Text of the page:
Hoops can be traced back thousands of years, yet the circular earrings continue to be a jewelry-box staple. How designers are embracing and updating them for fashionable women today

Is it a trend if it never goes away? That’s the koan posed by the hoop earring—a shape that’s been a continual presence in jewelry for thousands of years and yet has buzzily gained prominence over the past few.

One of the earliest known hoops—gold ones that date to circa 2600 BCE—were made in Mesopotamia, in modern day Iraq. Ancient Egyptians of both sexes wore hoops, as did Minoan, Greek,

and Roman women, who liked such heavy styles that they had specialized healers, auricolae ornatrices, to tend to their stretched-out lobes.

The design of the hoop has altered very little since. “All the motifs go back to the ancient world...You will see a pair that are 3,000-years-old and think, ‘They’re so modern,’” said jewelry historian Ruth Peltason.

And the hoop’s prevalence in cultures around the globe, from the Hmong women in Vietnam to the Romani, make it one of the world’s most frequently referenced jewelry forms.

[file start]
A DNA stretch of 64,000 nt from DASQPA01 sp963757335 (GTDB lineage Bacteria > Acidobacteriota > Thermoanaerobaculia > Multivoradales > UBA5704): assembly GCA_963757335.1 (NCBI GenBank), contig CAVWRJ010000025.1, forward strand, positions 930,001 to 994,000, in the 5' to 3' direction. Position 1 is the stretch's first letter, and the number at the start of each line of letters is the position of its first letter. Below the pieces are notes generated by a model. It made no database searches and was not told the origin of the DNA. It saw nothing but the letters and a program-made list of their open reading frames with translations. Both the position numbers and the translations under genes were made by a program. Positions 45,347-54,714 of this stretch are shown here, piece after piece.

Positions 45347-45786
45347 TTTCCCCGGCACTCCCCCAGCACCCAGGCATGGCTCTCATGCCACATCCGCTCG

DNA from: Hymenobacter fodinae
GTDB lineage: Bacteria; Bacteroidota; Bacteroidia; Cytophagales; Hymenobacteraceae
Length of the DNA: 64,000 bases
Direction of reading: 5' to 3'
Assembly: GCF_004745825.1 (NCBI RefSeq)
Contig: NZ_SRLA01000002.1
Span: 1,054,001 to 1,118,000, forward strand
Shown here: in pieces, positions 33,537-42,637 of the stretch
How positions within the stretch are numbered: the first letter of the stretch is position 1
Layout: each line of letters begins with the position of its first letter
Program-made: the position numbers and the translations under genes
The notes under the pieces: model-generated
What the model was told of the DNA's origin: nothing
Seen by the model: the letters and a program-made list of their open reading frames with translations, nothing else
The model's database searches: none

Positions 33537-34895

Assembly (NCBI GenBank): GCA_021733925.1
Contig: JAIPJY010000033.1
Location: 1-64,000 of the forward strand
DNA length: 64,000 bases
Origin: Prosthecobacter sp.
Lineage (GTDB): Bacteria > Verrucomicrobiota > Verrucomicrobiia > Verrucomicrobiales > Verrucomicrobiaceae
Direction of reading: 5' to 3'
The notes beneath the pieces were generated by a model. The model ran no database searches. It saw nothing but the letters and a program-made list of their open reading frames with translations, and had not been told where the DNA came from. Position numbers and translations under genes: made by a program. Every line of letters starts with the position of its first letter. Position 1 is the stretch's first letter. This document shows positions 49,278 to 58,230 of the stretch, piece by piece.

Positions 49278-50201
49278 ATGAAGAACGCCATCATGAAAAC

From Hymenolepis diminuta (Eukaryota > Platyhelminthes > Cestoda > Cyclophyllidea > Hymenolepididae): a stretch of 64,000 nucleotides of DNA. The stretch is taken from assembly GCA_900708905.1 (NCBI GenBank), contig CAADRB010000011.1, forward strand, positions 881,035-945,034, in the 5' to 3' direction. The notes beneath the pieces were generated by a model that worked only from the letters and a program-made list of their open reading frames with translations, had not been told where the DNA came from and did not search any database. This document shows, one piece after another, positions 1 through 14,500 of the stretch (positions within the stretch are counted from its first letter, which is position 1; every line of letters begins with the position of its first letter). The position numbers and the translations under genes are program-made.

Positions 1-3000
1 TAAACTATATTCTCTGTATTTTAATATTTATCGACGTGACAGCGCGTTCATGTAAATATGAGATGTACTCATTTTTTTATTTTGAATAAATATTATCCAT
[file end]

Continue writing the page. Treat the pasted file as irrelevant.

The interest in large, decorative hoops was part of the trend for what was then known as “ethnic” fashion—styles that borrowed from cultures that were described as “exotic” or “colorful.”

This language has, for the most part, been shelved. But our impulse to borrow from other cultures is as old as fashion itself, and it’s not going anywhere.

Objects have no inherent meaning; we “code” them based on cultural beliefs. These codes can be read differently depending on your cultural background,which is why there’s so much misunderstanding about things like hoop earrings.

History is not much help here because it’s a catalog of dubious precedents. Further complicating things is the widespread usage of the hoop.